Musicians make sharper thinkers

New research reveals people who play an instrument process information efficiently and don't let errors derail them

Published September 25, 2013 12:30PM (EDT)

This piece originally appeared on Pacific Standard.

Pacific Standard We all want to stay sharp-witted as we age, which explains the recent proliferation of brain games and puzzles. But newly published research suggests a low-tech way of retaining our mental agility: Learn to play a musical instrument.

According to this research, people who spend many hours in the practice room not only process information unusually efficiently, but they also do a superior job of not letting occasional errors derail them.

These findings “suggest that playing a musical instrument might improve the ability to monitor our behavior and adjust our responses effectively when needed,” writes a research team led by cognitive neuroscientist Ines Jentzsch of the University of St. Andrews. “As these processes are amongst the first to be affected by cognitive aging, our evidence could promote musical activity as a realistic intervention to slow or even prevent (one type of) age-related decline.”

In the journal Neuropsychologica, the researchers describe an experiment featuring 36 young adults. They were divided into four groups: Musicians who had accumulated at least 5,000 hours of practice; those who had clocked 2,000 to 5,000 hours; the lightweights (or newcomers to music) who had practiced for 200 to 2,000 hours; and non-musicians.

After answering a series of questions, all the participants took part in two standard cognitive tests: a Stroop task, in which they were asked to respond to words written in the color blue (even if the letters spelled out “red”); and a Simon task, in which they were instructed to respond with their right hand if they saw a red shape, and with their left hand if they saw a blue shape—even if the shapes popped up on the opposite side of the screen.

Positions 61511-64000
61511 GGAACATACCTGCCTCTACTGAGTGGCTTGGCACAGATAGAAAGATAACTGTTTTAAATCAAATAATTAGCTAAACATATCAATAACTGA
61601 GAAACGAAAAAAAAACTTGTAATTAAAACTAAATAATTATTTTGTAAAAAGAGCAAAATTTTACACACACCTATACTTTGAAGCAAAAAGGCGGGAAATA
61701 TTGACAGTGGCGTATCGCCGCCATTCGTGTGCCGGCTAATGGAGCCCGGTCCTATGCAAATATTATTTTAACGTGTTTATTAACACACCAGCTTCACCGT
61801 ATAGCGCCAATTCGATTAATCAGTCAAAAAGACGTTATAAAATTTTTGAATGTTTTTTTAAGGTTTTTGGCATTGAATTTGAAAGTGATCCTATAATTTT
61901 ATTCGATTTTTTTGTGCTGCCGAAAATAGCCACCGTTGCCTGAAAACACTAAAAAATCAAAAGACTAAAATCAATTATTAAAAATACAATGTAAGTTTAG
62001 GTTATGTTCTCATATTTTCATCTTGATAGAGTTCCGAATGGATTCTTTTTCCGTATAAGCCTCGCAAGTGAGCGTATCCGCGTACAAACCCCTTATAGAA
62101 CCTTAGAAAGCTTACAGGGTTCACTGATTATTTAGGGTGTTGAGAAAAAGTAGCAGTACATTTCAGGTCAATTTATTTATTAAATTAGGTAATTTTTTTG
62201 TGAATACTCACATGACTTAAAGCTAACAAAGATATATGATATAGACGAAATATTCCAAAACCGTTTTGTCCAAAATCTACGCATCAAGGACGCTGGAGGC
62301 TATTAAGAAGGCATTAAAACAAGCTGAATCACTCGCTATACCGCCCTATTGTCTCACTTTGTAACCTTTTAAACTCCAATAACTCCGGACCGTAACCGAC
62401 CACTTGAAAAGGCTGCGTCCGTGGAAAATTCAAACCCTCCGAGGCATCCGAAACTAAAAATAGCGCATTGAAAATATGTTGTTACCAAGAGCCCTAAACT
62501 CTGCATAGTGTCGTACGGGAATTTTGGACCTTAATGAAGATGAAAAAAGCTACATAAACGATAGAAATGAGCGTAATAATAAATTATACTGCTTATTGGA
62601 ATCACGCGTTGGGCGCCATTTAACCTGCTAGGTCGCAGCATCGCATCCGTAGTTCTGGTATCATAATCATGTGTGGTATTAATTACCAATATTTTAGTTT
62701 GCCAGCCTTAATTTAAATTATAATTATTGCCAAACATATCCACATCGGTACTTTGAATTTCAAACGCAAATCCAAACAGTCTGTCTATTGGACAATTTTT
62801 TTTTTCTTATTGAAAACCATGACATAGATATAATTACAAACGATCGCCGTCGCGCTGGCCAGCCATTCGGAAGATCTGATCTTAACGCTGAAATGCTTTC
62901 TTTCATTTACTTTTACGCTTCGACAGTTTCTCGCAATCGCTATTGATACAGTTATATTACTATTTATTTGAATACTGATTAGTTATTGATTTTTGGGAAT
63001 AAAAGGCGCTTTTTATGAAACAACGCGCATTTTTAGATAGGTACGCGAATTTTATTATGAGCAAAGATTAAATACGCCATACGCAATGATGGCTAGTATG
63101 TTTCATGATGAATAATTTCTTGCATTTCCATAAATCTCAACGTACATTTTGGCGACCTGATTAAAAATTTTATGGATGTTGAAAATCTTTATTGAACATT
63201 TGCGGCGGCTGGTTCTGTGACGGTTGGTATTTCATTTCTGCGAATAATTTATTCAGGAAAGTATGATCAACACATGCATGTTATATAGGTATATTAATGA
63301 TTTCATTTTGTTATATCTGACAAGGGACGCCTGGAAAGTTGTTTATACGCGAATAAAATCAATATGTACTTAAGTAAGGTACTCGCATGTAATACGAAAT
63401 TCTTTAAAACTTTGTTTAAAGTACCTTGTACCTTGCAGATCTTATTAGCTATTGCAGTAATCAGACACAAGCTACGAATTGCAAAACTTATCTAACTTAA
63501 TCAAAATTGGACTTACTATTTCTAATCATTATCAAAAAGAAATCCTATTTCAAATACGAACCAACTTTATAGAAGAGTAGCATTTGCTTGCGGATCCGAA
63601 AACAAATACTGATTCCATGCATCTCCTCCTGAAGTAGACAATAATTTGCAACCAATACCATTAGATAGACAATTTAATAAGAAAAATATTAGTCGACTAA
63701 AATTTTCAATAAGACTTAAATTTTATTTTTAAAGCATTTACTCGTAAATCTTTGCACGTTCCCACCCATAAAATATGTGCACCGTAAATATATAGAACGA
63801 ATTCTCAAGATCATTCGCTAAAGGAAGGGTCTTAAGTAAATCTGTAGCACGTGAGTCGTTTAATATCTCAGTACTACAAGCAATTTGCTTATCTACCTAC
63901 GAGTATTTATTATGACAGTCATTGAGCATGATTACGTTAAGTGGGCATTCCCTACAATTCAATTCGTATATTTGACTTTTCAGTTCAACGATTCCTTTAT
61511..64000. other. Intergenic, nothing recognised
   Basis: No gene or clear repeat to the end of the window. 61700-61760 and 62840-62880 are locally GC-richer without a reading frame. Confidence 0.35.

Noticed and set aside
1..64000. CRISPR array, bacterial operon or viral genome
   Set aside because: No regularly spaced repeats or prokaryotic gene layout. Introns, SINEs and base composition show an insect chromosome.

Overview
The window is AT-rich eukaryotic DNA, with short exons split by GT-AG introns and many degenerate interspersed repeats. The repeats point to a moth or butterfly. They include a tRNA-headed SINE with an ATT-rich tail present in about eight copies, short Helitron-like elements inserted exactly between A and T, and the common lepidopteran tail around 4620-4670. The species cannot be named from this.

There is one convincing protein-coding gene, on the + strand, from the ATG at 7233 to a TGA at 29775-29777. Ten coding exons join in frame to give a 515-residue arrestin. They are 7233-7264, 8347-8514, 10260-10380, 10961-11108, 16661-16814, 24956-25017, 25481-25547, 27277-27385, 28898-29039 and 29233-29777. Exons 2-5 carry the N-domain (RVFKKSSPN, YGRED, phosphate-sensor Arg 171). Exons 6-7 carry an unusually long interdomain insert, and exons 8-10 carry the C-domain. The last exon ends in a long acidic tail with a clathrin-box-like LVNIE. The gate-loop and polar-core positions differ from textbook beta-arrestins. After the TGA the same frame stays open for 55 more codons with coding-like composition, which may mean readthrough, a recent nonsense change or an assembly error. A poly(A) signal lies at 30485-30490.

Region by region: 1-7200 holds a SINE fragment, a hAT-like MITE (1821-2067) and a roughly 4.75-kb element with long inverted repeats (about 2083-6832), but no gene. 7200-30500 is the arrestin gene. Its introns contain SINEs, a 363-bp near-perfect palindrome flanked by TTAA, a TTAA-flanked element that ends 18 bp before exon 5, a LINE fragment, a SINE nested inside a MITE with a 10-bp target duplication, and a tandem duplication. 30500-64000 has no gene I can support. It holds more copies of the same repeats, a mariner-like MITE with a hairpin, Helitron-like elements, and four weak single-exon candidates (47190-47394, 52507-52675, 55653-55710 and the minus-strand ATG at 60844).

As they performed these tricky tasks, their brains were continuously monitored via EEG recording.

The results: People with more musical training responded faster than those with little or no training, with no loss in accuracy. “This result suggests that higher levels of musical training might result in more efficient information processing in general,” the researchers write.

In addition, “higher levels of musical practice were also associated with a better engagement of cognitive control processes, as indicated by more efficient error and conflict detection,” the researchers report. Participants who had spent more quality time with their instruments had “a better ability to detect errors and conflicts, and a reduced reactiveness to these detected problems.”

“Together,” the researchers conclude, “the present findings suggest that playing a musical instrument might improve the ability to monitor our behavior, and adjust our responses effectively when needed.”

Jentzsch and her colleagues note that this shouldn’t be too surprising, in that a musician learns to be constantly cognizant of his or her performance, “but not to be overly affected by mistakes.”

In other words, if you hit a wrong note, it’s important to be immediately aware of what you did wrong, but it’s just as important to not hesitate or second-guess yourself. You quickly take stock what happened and move on—a skill the musicians in the study applied to these two tests, and one players can presumably apply to an assortment of everyday challenges.

The researchers caution that they haven’t established “a causal link between musical activity and the effectiveness of frontal brain functions.” They concede it’s possible that people who generally perform well on cognitive tasks might be more likely to take up an instrument.

That said, they note that participants in their study “were drawn from our university population (students or employees) with a comparable educational background.”

They also point out that their participants were amateur musicians. Even those who logged the most practice time did not approach the hours put in by a longtime professional.

The fact that practicing was associated with improved cognitive functioning even for these non-professionals suggests music study could be “a realistic intervention method to slow or even prevent age-related decline in frontal brain functioning,” they write.

So if you want to be sharp, start practicing those B sharps.

By Tom Jacobs

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Ines Jentzsch Music Neuropsychologica Neuroscience Pacific Standard